Take care-


Thursday, November 19, 2009

Hello Alaska!

I had one of my more enjoyable Board of Education meetings last evening when we demonstrated the possibilities of our new video conferencing equipment by taking a virtual field trip to Alaska.

We were greeted (in real-time) by a wonderful young lady who described what Alaska was like, and how her sled dog organization could teach children about science, math, and health. She then switched to an outdoor camera where our whole group (audience included) met an Alaskan Huskie named "Creamer" and his musher.

His musher was very friendly and talked to us about his dog and about how the dogs are cared for, etc... At the end of our demonstration, he placed the dog back into his pen and asked us to say goodbye to the dogs by howling and barking. I could feel the tension in the crowd because adults "aren't supposed to have fun", but howl and bark we did and to our amazement the dogs on the other end heard us and stood up and began howling themselves!

I am very thankful that we have a video-conferencing unit in each building and the learning and enrichment opportunities are endless. Thanks to Bill Roberge, our Director of Technology, for arranging everything for us on our end.

Before the Board meeting the Board was given a "tour" and a hands on demonstration of our Promethean Boards as well. The Board got to use the "boards" and Laura Cantone and Jen McArthur (East Hill Elementary School) created some wonderful flip-charts for them to use. They also filmed their students who taught the Board members how to use each of the major items on the toolbar for the Promethean Boards. It was great to see people being actively engaged in a Board setting just as I see students engaged every day in classrooms. Nicely done!

Prior to all of this good news, I attended probably the most depressing meeting that I have EVER attended in my entire life. The meeting centered around the State budget and the impact any changes to the budget will have on our students and programs. As I mentioned in a previous post, we are okay for this year because we planned for a mid-year cut in funding from the State but no one knows what is going to happen moving forward. I was very frustrated because it is difficult to create budget scenarios moving forward until the State makes the first move. We have the brain power and desire in our District to make things work even if the outlook is bleak, we just need our top governing body to make some decisions so we can move forward.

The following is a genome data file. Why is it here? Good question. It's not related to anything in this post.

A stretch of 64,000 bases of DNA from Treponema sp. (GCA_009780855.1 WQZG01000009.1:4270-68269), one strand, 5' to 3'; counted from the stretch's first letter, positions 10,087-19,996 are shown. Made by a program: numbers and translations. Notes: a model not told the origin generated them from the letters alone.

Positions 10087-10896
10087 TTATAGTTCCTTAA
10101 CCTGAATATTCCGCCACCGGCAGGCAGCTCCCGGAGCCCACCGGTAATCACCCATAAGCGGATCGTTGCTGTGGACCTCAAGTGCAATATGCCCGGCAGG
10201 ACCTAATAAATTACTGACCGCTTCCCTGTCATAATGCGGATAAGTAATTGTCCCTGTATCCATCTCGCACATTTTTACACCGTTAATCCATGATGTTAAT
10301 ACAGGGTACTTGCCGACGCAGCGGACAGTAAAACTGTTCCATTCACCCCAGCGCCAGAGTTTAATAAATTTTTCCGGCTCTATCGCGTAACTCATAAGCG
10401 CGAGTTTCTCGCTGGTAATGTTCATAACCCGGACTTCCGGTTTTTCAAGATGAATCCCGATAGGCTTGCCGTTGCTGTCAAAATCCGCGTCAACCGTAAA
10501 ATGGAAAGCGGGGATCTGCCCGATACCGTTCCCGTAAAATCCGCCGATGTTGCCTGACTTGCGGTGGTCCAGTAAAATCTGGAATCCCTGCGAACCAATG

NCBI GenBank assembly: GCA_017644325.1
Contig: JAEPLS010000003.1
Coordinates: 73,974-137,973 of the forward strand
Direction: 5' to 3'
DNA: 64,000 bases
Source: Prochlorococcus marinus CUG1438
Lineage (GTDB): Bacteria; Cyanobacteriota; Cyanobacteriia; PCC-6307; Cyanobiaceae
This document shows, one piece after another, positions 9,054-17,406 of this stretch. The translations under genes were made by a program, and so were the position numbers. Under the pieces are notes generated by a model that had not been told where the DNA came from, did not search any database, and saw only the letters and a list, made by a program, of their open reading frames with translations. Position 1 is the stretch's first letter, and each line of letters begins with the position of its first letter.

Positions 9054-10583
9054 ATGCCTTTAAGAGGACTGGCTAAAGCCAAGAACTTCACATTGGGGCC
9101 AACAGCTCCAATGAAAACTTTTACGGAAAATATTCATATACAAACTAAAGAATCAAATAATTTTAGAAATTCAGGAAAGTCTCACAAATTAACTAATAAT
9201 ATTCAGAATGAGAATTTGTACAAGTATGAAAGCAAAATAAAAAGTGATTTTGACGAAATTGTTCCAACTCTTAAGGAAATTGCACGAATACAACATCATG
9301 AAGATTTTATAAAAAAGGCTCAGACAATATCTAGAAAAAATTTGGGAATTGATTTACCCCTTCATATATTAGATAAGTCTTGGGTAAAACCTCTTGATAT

Tonight is going to be nice. First is my youngest son's modified basketball game followed by C.O.D.E. graduation at Stonehedge Elementary School followed by my oldest son's concert at the high school. Life is a blur right now.


Saturday, November 14, 2009

Another Good Week

Another good week! I was very proud of our students and high school photography teacher Mrs. Cross who created the Veteran tribute film, "On Common Ground". It was shown at the Palace Theater this past Wednesday evening, and there was a very good turn-out. Talks are now in the works to show the film through the USO and get it out world-wide to the troops.

We continue to work through our at-risk and technology initiatives. The next phase of Promethean Board installations is about to begin, and as soon as we are in receipt of replacement servers, memory, and computers, we will finish our technology initiative for the year. Also, our efforts in technology will be featured in March when BOCES hosts a series called TALKS at the high school. People from all over the county will attend, and they will get to see what we are offering our students.

Our at-risk program is beginning to take a strong hold in each building, and you would wonder at this point what we ever did without the extra assistance we have been able to provide students. As we are now able to make some additional interventions with students, in many cases we have helped to prevent bad situations from becoming worse. In some cases we have been able to help provide some students with food and shelter. Our requests for free/reduced lunch are on the rise as well. Without the interventions we have been using, many of those students who we have been able to serve would go through the day hungry, or forced to make poor choices without appropriate guidance.

We are rolling out our credit recovery program at the high school as well, and I will report when our first student has completed a course through our NovaNet program.